PBL…Just Do It!

I recently witnessed a demonstration of a Spider Web Discussion with a Grade 6 class. This discussion is led and moderated by students. The students do everything. In fact the teacher just observes and assesses the discussion and really only steps in if absolutely necessary. Watching this method of discussion made me think of some of the courses and classes that I have taught and how my role in those classes was to guide students to work through projects, provide materials support, troubleshoot or help students to avoid major pitfalls (but not always). When I taught construction technology, web design or STEM the learning for the students was in the doing. I rarely “lectured” for more than 5 or 10 minutes. Students in my class were generally engaged, and were free to make and learn from mistakes. The approach was not always that of a Project Based Learning activity but there were a lot of the elements in everything that happened in those classes.

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Image by Andrew White

In my new role as Tech Integration Coach I have been working with the MS Learning Coach and one of our amazing Arabic teachers to design a problem based unit for her advanced level Arabic classes. Arabic language classes are mandatory for students and although we have many students who are new to the language for a large percentage of our kids it is their native language. There is a lot of pressure from the parent community to provide strict “old school” curriculum but of course this type of learning does not engage our students. Our main goals are to have students meet the standards of the class by writing, speaking and listening to the language. We devised a “Student News” project where students can report on topics of interest. The topic and format is determined by the student or the group of students. The students are central to the learning process in this project. I am hearing from the teacher that the learning is more authentic and the kids are much more engaged. She tells me that she now has some time to conference with the kids, to give them one on one support and she still does some “traditional” lessons.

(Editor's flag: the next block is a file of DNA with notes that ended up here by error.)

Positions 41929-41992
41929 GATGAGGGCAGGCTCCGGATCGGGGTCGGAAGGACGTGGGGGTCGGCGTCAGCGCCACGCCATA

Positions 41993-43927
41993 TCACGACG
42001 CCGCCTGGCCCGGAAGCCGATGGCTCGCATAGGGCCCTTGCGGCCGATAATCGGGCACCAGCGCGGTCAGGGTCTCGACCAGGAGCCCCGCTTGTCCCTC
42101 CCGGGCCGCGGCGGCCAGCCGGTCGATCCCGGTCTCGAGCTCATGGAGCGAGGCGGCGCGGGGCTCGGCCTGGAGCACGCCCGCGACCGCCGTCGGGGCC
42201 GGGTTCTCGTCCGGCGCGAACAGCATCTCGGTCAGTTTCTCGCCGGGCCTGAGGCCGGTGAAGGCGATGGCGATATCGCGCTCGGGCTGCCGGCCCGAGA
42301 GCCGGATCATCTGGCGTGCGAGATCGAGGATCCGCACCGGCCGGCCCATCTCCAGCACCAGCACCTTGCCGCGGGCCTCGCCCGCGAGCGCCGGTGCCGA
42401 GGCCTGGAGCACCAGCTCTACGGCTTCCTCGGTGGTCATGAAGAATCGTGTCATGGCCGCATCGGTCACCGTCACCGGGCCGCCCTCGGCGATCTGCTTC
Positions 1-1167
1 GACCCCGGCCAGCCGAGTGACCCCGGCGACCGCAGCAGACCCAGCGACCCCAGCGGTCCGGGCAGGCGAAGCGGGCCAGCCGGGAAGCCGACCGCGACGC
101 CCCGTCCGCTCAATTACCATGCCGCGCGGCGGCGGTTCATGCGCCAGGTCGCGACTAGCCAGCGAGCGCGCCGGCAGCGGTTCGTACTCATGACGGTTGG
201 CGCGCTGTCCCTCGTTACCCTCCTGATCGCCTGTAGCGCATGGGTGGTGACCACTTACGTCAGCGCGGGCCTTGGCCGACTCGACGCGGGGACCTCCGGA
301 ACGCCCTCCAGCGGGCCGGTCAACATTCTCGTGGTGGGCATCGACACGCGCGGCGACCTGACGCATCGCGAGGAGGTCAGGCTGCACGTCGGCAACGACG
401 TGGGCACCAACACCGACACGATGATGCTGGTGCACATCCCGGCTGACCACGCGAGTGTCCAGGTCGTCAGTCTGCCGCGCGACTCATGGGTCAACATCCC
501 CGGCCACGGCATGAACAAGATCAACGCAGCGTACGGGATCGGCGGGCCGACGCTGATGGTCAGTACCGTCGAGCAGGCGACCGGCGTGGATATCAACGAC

I have never really felt comfortable with the “sage on the stage” role. This may be why I have always been attracted to more of a project based learning style. I also learn better by actually doing something instead of listening to someone tell me how to do it. What I need to do a better job of is creating that central overarching question that hooks kids and grabs their attention. Questions like “What’s the better car: Dodge Viper or Shelby Cobra?” from Kevin Grant in the article Perfecting with Practice: Project Based Teaching are a great example of how to hook students in peak their interest in the subject matter. How can you not get excited about the physics of fast cars? Luckily for me I will have opportunities to see more great Project Based Learning in practice as Tech Coach at AIS-R. I know that in the Middle School my colleagues and COETAIL cohort-mates Francois and Craig are very keen on Project Based Learning. They are often encouraging other teachers to adopt this in their classrooms.

2 thoughts on “PBL…Just Do It!

  1. Finding the hook can be key. I have found that before kids can engage with learning, even with a great hook, they need to know how to think. What do I mean by that? If students are too used to a traditional classroom setting they are not willing to take risks or delve into a possible unknown, even if it interests them, until they are no longer concerned about finding the ‘right’ answer. What is your experience?

  2. Kristi,

    I couldn’t agree more! Before moving into my new role as a tech coach I was an elementary STEM teacher. In my experience with STEM students is that they really have a hard time with open ended problems that have more than one solution. They always ask “is this right?” or “is this how you want it?”. It is difficult to let go of that traditional way of thinking, it is so comforting (even for adults). Once you are able to change that culture in your classroom your kids are truly thinking and truly learning!

    Andrew

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